Thursday, November 29, 2012

Cooking Korean in the Sweet Home Kitchen

During my almost half century of marriage to my Korean husband I learned to cook the dishes he loved as a child.  I apprenticed under a master chef -my mother-in-law who didn't speak much English but I managed to learn quite a few Korean words from her.    When all my other Korean sisters-in-law were gathered out my home for a feast she would pat me on the back and tell them how good a cook I was because I listened to her, unlike her daughters-in-law who had their own methods.  Of course I listened and followed because I didn't know anything about it.  Thank goodness Korean food is different from Chinese in its complexity and the number of recipes and dishes.

I'm happy that Korean food's popularity has finally taken told in America.  Kimchee, bulgogi, Korean Fried Chicken, and  Korean beef tacos are now household words.  In addition to its delicious taste, it's also healthy.  And, contrary to popular belief, it's not all spicy hot.  I also see many articles on healthy eating advocating kimchee  ( fermented cabbage ) because it's a probiotic like yogurt. Kimchee may also be the only vegetable dish in the world to have a museum dedicated to it.

Staples for the Korean pantry are rice, noodles,  kimchee, turnips, soy sauce, tofu, bean sprouts, sesame oil, sesame seeds, garlic, ginger, green onions, beef stock made from shank, soy bean paste, laver, seaweed and hot pepper sauce, most of which can now be found in major supermarkets.

Below are the ingredients for a simple, nutritious soup that will make a meal when served with rice and kimchee.

To make this bean sprout and spinach soup bring about 6 cups of beef broth flavored with 2 tablespoons of soybean paste  ( miso ) and 1 tablespoon sesame oil  to a boil.  Cut the tofu into 1-2 " cubes and add them and about 3 cups bean sprouts and spinach to the soup stock .  Lower the heat to a simmer and cook for about 8 minutes.  Lightly beat 3 eggs to which a tablespoon or two of water is added , then mince the green onions  ( about 2 ) and add them to the eggs.  Bringing the soup to a boil , drizzle the egg mixture on top the soup and let it cook until they're set.

Unlike Chinese rice which is very dry and tasteless, Koreans eat sticky rice.  During my many years of cooking I've never under or over cooked the rice using this simple method :  1 cup short-grain rice to 1 1/2 cup water. Bring to a rolling boil, stir the rice. Cover with lid and let steam for 20 minutes.  Open lid and stir to fluff up. Cover and let sit for 5 minutes.  Perfect moist rice every time.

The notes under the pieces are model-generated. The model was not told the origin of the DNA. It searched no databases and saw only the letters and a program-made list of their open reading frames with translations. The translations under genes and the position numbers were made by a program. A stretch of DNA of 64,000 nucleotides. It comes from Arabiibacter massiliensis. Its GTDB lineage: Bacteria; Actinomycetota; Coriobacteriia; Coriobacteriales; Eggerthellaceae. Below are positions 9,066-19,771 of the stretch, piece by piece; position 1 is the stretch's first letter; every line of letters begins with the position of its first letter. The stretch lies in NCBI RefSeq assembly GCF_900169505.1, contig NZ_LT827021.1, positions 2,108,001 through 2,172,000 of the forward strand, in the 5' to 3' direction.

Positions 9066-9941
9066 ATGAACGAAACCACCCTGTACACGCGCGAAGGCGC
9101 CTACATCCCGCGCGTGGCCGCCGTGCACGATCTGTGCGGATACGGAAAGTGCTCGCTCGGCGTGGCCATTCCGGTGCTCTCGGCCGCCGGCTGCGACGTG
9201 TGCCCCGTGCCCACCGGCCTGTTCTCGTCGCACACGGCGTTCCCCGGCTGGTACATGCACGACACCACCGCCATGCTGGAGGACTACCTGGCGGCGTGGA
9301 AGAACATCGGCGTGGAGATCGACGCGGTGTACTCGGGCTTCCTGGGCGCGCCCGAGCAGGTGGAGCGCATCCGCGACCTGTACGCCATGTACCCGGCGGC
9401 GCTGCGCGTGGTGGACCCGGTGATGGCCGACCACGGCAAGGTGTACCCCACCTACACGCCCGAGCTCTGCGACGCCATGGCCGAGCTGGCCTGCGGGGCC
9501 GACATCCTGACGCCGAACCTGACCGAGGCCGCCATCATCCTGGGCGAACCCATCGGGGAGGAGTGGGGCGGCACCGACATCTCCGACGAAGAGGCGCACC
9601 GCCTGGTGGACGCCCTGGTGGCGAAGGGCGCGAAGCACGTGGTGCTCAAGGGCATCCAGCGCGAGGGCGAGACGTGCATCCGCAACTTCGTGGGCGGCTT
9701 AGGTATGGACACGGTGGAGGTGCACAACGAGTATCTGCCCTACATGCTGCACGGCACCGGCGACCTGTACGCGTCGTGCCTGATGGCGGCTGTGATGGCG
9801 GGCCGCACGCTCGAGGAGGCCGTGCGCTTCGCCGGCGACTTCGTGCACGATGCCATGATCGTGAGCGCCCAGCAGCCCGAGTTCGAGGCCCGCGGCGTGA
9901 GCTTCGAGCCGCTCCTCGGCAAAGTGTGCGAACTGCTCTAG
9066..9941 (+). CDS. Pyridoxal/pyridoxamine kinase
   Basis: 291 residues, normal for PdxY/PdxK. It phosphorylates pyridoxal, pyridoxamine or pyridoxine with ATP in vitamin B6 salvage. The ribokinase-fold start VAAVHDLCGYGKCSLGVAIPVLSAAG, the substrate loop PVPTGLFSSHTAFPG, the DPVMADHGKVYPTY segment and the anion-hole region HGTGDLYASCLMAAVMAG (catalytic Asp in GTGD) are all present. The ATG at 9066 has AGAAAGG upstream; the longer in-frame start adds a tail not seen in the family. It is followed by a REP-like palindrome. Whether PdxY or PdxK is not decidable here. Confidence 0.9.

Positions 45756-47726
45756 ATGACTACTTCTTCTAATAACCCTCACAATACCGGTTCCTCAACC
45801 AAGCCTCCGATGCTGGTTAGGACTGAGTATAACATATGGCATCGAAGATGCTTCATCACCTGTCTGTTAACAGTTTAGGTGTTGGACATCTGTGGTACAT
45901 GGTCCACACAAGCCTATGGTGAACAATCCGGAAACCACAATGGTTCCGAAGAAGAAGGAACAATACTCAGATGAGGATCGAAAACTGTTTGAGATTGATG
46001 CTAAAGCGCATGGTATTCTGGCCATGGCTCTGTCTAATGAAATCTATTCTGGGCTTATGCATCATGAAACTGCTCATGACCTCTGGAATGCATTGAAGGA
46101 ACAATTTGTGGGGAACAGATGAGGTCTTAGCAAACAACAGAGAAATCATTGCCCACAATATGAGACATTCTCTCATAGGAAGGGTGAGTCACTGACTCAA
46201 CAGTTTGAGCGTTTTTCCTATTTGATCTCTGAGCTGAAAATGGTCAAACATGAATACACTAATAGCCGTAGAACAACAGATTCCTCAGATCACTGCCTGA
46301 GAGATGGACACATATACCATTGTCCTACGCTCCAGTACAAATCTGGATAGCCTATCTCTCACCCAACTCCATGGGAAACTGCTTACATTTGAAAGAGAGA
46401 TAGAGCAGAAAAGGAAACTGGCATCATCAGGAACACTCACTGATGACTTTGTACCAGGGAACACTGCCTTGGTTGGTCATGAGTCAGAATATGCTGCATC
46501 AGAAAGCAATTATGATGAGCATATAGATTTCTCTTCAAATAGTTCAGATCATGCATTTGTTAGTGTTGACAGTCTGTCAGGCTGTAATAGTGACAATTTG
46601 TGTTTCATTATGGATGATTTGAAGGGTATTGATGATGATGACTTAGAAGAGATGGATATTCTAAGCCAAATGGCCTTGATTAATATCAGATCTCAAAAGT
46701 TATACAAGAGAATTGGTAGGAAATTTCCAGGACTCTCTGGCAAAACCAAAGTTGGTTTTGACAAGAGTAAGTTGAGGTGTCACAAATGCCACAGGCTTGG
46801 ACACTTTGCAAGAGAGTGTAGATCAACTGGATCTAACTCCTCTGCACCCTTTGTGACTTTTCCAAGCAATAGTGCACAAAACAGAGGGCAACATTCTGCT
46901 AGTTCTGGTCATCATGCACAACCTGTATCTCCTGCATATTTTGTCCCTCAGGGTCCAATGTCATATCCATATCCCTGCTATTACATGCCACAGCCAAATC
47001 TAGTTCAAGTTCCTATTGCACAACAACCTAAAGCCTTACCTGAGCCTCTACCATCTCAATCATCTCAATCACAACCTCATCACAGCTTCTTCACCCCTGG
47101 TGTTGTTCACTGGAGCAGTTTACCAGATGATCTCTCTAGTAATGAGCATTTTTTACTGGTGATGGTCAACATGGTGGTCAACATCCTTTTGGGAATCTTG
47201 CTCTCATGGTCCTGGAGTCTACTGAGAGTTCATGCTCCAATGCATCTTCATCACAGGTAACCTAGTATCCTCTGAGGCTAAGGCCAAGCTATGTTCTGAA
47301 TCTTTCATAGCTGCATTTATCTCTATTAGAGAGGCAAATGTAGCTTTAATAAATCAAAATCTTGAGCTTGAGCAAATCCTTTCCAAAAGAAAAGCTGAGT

When my children were young they were fortunate to have their Korean grandmother care for them while I worked and as a result that have a love of Korean food and cook it as well.

Wednesday, November 14, 2012

The Last Rose of ?

In my Chicago garden I always dreaded the Fall cleanup which meant the end of the gardening season until Spring.  Months and months of gray skies, snow and bitter cold to endure before the first bulbs poked up out of the ground. Even after 4 decades of Chicago winters its the one thing I could never get used to much less love.  Having grown up in the sunny deep South anything below 70 is cold to me .

Here in North Carolina, however, my first garden ,which I planted a few months ago has thrived and is still in bloom.  I have been so bold as to even plant a winter garden of vegetables in pots on my back deck.  We've had a few nights of mid-30's and I've had to bring out the row covers but they still look good .

My favorite rose shrub , 'knockout ' is still blooming her lovely head off.  I picked up two of them at  Home Depot for $3 and $6 and they were looking sickly when I put them in the ground with plenty of compost and manure which they love.  They have since grown into beautiful shrubs that now fill the once empty space near my front entrance .

                         Unless December proves to be brutual this may well be the last rose of winter .

When the last roses of winter finally do fade I will than take the opportunity to prune them back to control their size.  Knockouts can get tall and leggy and  many gardeners tend to overfed them which only adds to their rapid growth.   I think they look best when kept at 4 ' and under.

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